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On tonight’s episode of Why Did I Stay Up for This: Giants 4, Phillies 3

MLB: Philadelphia Phillies at San Francisco Giants D. Ross Cameron-USA TODAY Sports

The Phillies have swung very freely in 2023. They came into tonight’s clash with the San Francisco Giants offering at 48.4% of the pitches they’ve seen (8th-highest mark in baseball) and chasing 31.9% of pitches out of the zone (3rd-highest). Giants starter Alex Cobb had walked only 4.1% of hitters he faced, placing him in the 90th percentile among qualified arms, en route to a National League-leading 1.70 ERA. If you were afraid that these factors might combine to make it a particularly tough matchup for the offense, you were not alone.

Instead, Cobb walked 5 batters in his 3.1 innings of work. He labored through the first three, allowing multiple baserunners in each. The Phillies’ apparent refusal to get a single hit with runners in scoring position held strong, though, keeping the game scoreless until the third, when Thairo Estrada and Michael Conforto each singled home a run off Zack Wheeler.

One-out singles by Brandon Marsh and Kody Clemens put two men on for the fourth straight inning, which meant the Giants had the Phillies exactly where they wanted them. Bryson Stott had other plans, ending the team’s 0-for-28 RISP stretch with an RBI single to make it a 2-1 game.

The momentum was nearly erased in rapid fashion when Bryson Stott appeared to be picked off by the right-handed Cobb. Instead, the move was deemed it a balk, scoring Clemens to tie the game.

After Stott advanced from second to third on a wild pitch and Trea Turner struck out but reached first on a second wild pitch, the irate Cobb’s night was done after 86 pitches. Taylor (not to be confused with Tyler) Rogers retired Bryce Harper and Nick Castellanos to keep the score knotted at 2 apiece.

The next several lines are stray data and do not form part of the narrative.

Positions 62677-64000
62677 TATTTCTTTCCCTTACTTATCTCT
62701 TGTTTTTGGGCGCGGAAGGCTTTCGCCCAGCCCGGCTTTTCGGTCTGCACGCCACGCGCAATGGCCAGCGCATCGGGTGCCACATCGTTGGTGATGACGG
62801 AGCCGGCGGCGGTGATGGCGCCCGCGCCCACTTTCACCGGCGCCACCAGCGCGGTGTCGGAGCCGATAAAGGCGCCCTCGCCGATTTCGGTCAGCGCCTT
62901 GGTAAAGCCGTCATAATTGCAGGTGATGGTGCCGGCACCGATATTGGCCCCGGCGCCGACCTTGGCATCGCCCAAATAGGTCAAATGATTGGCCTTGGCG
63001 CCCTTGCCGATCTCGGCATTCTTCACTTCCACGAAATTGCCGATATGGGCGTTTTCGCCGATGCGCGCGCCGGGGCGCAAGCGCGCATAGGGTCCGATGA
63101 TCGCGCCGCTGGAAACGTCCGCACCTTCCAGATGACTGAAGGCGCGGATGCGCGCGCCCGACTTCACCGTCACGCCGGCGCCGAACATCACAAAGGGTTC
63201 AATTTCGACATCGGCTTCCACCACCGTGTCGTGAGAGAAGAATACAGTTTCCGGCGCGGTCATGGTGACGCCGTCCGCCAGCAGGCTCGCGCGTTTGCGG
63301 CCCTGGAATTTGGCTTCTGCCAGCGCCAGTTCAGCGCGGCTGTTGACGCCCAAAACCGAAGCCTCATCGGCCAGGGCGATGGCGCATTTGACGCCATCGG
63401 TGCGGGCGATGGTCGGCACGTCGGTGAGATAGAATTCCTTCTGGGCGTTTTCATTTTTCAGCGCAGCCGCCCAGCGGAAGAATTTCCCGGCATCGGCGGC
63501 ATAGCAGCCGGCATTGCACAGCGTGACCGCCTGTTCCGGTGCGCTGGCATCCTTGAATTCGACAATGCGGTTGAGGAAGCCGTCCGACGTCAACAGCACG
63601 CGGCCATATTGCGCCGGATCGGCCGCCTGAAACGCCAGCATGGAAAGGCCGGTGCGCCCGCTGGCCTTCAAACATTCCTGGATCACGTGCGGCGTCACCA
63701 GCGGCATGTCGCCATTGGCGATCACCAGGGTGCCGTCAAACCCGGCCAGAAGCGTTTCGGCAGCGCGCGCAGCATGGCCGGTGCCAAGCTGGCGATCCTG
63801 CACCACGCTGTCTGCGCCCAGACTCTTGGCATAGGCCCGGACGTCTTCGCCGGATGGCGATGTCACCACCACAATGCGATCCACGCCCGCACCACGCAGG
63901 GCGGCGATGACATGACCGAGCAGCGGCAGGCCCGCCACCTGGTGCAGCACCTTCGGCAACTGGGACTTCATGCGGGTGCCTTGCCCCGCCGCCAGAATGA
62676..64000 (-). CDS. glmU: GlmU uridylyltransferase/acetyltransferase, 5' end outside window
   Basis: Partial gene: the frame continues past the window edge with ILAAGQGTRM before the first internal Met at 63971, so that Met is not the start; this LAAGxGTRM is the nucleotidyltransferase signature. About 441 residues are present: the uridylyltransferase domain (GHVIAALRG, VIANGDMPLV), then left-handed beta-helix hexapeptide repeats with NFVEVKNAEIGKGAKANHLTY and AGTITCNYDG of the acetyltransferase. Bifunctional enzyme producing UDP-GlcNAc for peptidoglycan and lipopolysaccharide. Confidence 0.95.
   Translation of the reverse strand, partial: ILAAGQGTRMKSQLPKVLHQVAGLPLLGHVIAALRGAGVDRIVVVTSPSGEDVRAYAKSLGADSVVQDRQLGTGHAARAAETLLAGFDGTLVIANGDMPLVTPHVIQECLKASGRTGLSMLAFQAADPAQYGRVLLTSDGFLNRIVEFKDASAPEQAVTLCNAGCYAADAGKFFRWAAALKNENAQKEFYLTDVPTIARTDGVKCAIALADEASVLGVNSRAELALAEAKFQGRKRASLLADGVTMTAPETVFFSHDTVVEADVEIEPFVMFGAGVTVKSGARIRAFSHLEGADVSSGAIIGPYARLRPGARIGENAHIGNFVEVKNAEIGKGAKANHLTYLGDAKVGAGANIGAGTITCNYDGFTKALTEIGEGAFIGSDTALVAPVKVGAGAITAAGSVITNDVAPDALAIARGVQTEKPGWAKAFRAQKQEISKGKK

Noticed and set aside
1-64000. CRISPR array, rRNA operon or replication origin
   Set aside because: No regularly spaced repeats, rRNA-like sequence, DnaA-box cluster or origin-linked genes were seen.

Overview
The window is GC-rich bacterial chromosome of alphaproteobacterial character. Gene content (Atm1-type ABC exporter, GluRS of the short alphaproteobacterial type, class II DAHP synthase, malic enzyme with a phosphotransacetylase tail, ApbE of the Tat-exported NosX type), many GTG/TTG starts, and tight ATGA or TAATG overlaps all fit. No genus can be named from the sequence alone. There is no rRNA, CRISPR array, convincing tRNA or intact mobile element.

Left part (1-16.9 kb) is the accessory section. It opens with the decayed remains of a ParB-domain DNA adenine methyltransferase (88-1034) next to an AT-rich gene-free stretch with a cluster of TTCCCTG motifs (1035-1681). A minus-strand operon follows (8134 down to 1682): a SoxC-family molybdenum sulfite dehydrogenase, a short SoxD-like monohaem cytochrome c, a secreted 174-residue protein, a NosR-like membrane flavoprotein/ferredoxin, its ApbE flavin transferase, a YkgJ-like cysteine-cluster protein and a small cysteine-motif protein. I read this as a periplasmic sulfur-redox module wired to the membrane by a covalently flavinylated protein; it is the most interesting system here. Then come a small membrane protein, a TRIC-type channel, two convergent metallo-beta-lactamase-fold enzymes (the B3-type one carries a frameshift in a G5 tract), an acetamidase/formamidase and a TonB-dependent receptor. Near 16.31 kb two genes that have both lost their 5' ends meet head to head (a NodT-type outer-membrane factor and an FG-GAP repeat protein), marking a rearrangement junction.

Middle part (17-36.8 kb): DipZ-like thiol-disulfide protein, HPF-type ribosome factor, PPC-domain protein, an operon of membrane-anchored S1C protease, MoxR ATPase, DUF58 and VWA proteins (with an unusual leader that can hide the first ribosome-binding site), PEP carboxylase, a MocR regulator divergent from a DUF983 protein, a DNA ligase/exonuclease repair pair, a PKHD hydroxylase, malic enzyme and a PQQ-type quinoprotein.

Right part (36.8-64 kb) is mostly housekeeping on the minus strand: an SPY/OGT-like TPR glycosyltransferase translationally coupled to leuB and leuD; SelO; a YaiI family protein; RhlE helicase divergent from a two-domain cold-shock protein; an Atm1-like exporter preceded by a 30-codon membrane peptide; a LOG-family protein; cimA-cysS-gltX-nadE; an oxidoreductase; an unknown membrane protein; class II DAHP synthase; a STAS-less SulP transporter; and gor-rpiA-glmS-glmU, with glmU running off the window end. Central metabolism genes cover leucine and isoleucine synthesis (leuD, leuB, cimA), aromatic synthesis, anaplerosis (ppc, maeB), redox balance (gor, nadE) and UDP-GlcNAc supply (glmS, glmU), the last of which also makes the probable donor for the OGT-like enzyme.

With two outs and a man on first in the bottom of the inning, Joey Bart skied a pop-up toward the first base foul line that ended up being anything but innocent.

It was a windy night, and neither Clemens nor Stott, who almost made a miraculous recovery on the play, could pick up the ball in the lights immediately. But given the Phillies’ uphill battle toward competent defense and the RBI single by the next batter to increase the lead to 4-2, it’s hard to give anyone the benefit of the doubt on plays like this.

Wheeler finished 6 innings, allowing 9 hits, a walk, and striking out 8. He deserved a better fate.

Bryce Harper and Nick Castellanos singled to begin the seventh against Tyler (the other) Rogers, and there was hope yet again—fleeting, but hope nonetheless. June can’t come soon enough for Kyle Schwarber, who bounced into a rally-killing double play. Alec Bohm popped out to end the inning.

Scoreless outings by Seranthony Domínguez and Gregory Soto kept it 4-2. With two outs in the ninth—and, naturally, nobody on base—Schwarber connected for the 10th time this season.

Despite that shot, Camilo Doval was much sharper tonight than last. He struck out J.T. Realmuto to end the game.

The Phillies fall to 20-22 and will attempt to avoid the sweep tomorrow at 3:45 behind Taijuan Walker.